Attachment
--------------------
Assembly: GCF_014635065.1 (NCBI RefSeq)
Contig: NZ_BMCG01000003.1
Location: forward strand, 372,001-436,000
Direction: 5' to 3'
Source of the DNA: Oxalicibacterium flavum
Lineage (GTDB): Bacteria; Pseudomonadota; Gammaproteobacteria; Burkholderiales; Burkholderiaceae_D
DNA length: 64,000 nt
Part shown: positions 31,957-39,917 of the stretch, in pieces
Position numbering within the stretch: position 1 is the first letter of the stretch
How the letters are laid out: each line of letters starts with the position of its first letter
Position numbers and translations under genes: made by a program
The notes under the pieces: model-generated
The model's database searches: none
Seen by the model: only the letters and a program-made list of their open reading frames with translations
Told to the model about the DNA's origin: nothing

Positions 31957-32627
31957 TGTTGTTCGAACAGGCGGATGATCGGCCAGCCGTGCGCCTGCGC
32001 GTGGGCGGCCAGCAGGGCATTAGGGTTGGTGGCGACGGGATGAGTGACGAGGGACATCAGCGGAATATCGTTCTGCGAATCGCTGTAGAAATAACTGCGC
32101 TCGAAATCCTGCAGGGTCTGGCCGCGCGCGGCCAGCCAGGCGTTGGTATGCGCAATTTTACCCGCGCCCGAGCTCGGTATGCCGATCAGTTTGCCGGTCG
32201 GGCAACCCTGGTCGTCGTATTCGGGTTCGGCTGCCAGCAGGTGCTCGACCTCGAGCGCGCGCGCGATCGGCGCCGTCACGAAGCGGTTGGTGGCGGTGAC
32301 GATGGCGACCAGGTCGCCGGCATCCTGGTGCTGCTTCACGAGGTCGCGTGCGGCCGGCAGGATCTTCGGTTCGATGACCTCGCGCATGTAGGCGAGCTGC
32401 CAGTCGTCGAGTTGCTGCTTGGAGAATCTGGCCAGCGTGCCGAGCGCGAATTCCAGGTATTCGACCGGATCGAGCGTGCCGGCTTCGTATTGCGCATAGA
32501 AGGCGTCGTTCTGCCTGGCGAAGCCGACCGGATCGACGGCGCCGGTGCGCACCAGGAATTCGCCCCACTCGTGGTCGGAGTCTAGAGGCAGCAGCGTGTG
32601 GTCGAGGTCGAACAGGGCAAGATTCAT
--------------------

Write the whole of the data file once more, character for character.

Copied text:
Assembly: GCF_014635065.1 (NCBI RefSeq)
Contig: NZ_BMCG01000003.1
Location: forward strand, 372,001-436,000
Direction: 5' to 3'
Source of the DNA: Oxalicibacterium flavum
Lineage (GTDB): Bacteria; Pseudomonadota; Gammaproteobacteria; Burkholderiales; Burkholderiaceae_D
DNA length: 64,000 nt
Part shown: positions 31,957-39,917 of the stretch, in pieces
Position numbering within the stretch: position 1 is the first letter of the stretch
How the letters are laid out: each line of letters starts with the position of its first letter
Position numbers and translations under genes: made by a program
The notes under the pieces: model-generated
The model's database searches: none
Seen by the model: only the letters and a program-made list of their open reading frames with translations
Told to the model about the DNA's origin: nothing

Positions 31957-32627
31957 TGTTGTTCGAACAGGCGGATGATCGGCCAGCCGTGCGCCTGCGC
32001 GTGGGCGGCCAGCAGGGCATTAGGGTTGGTGGCGACGGGATGAGTGACGAGGGACATCAGCGGAATATCGTTCTGCGAATCGCTGTAGAAATAACTGCGC
32101 TCGAAATCCTGCAGGGTCTGGCCGCGCGCGGCCAGCCAGGCGTTGGTATGCGCAATTTTACCCGCGCCCGAGCTCGGTATGCCGATCAGTTTGCCGGTCG
32201 GGCAACCCTGGTCGTCGTATTCGGGTTCGGCTGCCAGCAGGTGCTCGACCTCGAGCGCGCGCGCGATCGGCGCCGTCACGAAGCGGTTGGTGGCGGTGAC
32301 GATGGCGACCAGGTCGCCGGCATCCTGGTGCTGCTTCACGAGGTCGCGTGCGGCCGGCAGGATCTTCGGTTCGATGACCTCGCGCATGTAGGCGAGCTGC
32401 CAGTCGTCGAGTTGCTGCTTGGAGAATCTGGCCAGCGTGCCGAGCGCGAATTCCAGGTATTCGACCGGATCGAGCGTGCCGGCTTCGTATTGCGCATAGA
32501 AGGCGTCGTTCTGCCTGGCGAAGCCGACCGGATCGACGGCGCCGGTGCGCACCAGGAATTCGCCCCACTCGTGGTCGGAGTCTAGAGGCAGCAGCGTGTG
32601 GTCGAGGTCGAACAGGGCAAGATTCAT